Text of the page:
Andretti Global, the parent company of Andretti Autosport, the racing team of former top American driver Michael Andretti, has teamed up with US car giant General Motors (GM) in a bid to enter the prestigious Formula 1 (F1) championship under the famous Cadillac brand.
Andretti has been vocal in lobbying the FIA governing body to expand the 20-car grid and has remained steadfast in his desire to enter F1 despite failing to buy into the Sauber-run Alfa Romeo entry in 2021.
He already has teams competing in IndyCar, Formula E, and Extreme E, and has recently started building a new team headquarters in Indiana, which is set to open in 2025.
Now, in the wake of FIA president Mohammed Ben Sulayem announcing plans to allow prospective new teams to register their interest in joining the motor racing series, a partnership between one of America’s most successful racing teams and its biggest car maker has been announced.
Under the partnership, the new Andretti Cadillac Racing team will operate out of Andretti's new Indiana facility, with a support facility in the UK. GM, meanwhile, will be the team’s engine and manufacture partner, with its Cadillac brand forming part of the entry.
Cadillac already has entries in the WEC and IMSA endurance racing categories.
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In a joint statement, the pair said the new team will submit an Expression of Interest when the FIA opens the formal process, requesting its entry as soon as practical. They added they would look to have at least one American driver.
Andretti, Andretti Global’s chairman and chief executive, said: “We are continuing to grow Andretti Global and its family of racing teams and always have our eyes on what’s next.
“I feel that we are well suited to be a new team for F1 and can bring value to the series and our partners, and excitement for the fans.
“I’m proud to have GM and Cadillac alongside us as we pursue this goal. GM and Andretti share a legacy born out of the love of racing.
“We now have the opportunity to combine our motorsport passions and dedication to innovation to build a true American F1 bid.”
Commenting on the partnership Sulayem said: “I welcome the news of the Cadillac and Andretti partnership and the F1 looks forward to further discussions on the FIA World Championship Expressions of Interest process.”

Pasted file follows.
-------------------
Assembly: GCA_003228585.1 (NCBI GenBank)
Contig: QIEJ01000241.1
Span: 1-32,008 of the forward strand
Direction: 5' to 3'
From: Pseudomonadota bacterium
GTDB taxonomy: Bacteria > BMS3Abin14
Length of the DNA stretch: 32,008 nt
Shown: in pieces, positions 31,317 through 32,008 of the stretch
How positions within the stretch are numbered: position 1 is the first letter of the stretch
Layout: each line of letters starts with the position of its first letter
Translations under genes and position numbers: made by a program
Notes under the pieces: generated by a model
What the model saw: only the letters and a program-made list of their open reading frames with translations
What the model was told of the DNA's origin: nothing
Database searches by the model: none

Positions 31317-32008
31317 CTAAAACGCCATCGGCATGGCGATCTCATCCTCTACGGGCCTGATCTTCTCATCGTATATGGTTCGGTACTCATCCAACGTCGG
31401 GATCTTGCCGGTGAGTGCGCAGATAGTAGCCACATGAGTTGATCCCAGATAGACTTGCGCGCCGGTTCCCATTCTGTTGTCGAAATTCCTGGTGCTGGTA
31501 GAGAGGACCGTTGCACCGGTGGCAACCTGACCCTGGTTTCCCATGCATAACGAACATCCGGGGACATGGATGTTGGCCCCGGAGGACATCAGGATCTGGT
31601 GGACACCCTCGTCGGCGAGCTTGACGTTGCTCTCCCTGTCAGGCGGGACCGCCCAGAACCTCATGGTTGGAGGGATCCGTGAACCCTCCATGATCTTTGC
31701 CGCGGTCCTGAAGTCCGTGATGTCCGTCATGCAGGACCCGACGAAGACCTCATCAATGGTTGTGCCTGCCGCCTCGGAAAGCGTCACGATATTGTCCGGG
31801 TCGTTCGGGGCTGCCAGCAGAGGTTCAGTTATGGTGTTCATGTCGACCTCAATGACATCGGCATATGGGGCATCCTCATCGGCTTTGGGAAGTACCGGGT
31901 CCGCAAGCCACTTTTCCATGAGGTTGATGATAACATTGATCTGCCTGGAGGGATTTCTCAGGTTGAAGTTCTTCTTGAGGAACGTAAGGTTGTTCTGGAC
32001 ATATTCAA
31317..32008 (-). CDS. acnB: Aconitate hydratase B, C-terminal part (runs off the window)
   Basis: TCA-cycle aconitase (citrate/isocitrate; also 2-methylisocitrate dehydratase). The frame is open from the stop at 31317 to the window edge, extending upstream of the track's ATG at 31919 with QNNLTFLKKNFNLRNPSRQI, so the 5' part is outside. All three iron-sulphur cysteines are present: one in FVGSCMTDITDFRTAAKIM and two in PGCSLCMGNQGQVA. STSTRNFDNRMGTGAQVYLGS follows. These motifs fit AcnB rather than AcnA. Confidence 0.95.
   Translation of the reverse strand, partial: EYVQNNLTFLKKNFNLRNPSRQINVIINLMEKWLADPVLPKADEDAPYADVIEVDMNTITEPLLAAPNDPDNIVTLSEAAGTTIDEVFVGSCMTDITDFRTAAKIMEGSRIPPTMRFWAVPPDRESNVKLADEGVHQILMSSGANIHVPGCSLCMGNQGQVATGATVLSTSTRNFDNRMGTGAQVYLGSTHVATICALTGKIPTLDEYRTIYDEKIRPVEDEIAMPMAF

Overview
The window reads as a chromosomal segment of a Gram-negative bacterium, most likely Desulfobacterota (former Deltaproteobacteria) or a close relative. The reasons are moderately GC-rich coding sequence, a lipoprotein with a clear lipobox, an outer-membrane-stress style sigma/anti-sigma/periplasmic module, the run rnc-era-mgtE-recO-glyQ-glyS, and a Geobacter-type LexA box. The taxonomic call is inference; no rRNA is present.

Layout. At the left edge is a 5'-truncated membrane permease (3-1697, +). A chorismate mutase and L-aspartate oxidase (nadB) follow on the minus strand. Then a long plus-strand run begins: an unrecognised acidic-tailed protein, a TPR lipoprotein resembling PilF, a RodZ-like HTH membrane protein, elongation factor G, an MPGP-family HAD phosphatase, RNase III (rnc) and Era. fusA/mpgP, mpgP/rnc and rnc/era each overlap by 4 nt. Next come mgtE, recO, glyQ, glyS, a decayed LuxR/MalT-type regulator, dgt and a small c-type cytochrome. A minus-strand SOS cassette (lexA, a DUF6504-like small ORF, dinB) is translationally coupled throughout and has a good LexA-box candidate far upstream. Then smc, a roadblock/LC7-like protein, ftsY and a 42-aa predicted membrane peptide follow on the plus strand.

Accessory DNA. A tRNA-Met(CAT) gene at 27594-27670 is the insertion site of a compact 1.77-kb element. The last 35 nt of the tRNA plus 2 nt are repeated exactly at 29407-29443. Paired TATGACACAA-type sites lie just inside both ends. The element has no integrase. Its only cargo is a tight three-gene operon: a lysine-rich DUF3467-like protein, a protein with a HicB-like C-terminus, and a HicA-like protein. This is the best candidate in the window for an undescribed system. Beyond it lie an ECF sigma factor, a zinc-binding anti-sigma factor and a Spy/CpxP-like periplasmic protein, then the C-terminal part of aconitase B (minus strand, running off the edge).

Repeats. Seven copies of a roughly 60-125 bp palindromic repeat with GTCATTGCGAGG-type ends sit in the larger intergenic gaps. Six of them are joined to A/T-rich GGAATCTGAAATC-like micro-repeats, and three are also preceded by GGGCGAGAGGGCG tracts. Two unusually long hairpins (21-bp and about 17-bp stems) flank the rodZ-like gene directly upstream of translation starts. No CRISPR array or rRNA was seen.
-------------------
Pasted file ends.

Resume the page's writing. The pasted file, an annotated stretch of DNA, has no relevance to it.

The F1 has expanded its presence in the US since US-based Liberty Media took over commercial rights at the start of the 2017 season, adding the Miami Grand Prix to the calendar last year and the Las Vegas Grand Prix, which will debut this year.
The series currently has one American team competing in Haas.
On top of passing the FIA’s selection process, new entrants will need to overcome several hurdles, including a $200 million entrance fee required until the series’ Concord Agreement.
Under the existing agreement signed in 2020, the teams split the prize money awarded from F1’s revenue’s 10 ways, meaning the addition of more teams could reduce their cut.
A dilution fee of $200 million, to be paid by any new entrant and split among the other teams, was written into the Concorde Agreement to combat any potential loss of earnings.
Andretti has previously said he is prepared to pay the $200 million fee to get his F1 operation up and running. Still, other team principles have remained skeptical that the amount will make up for the potential loss of revenue, leading to some questioning if the amount should increase to meet the current market rate.
Commercial rights holders F1 will also have to approve the new entry.
In a statement, F1 said: "There is great interest in the F1 project at this time, with a number of conversations continuing that are not as visible as others.
"We all want to ensure the championship remains credible and stable and any new entrant request will be assessed on criteria to meet those objectives by all the relevant stakeholders.
"Any new entrant request requires the agreement of both F1 and the FIA."
Chinese billionaire Calvin Lo said he is also exploring the possibility of forming a new team to enter F1 in 2026. Last August, the Hong Kong-based entrepreneur told Reuters the series’ growth in the last few years had caught Asian investors’ attention and opportunities in the sports were being considered.
It is understood that the earliest teams will be able to enter the series will be in 2026. If Andretti’s bid is successful, the team will join the Alfa Romeo/Sauber team recently purchased by Audi as entrants in 2026.
F1 will introduce a new engine formula in 2026, retaining turbo hybrid engines but significantly increasing the proportion of power produced by the electrical part of the engine and using synthetic, fully sustainable fuels.
Audi is currently developing a new engine with the new formula for its formal entry in 2026 and is already in the process of taking over Sauber.
It has hired former McLaren team principal Andreas Seidl as the team’s new chief executive, who is responsible for getting the team ready for their entry in four years.
The 2023 F1 season starts on March 5 in Bahrain.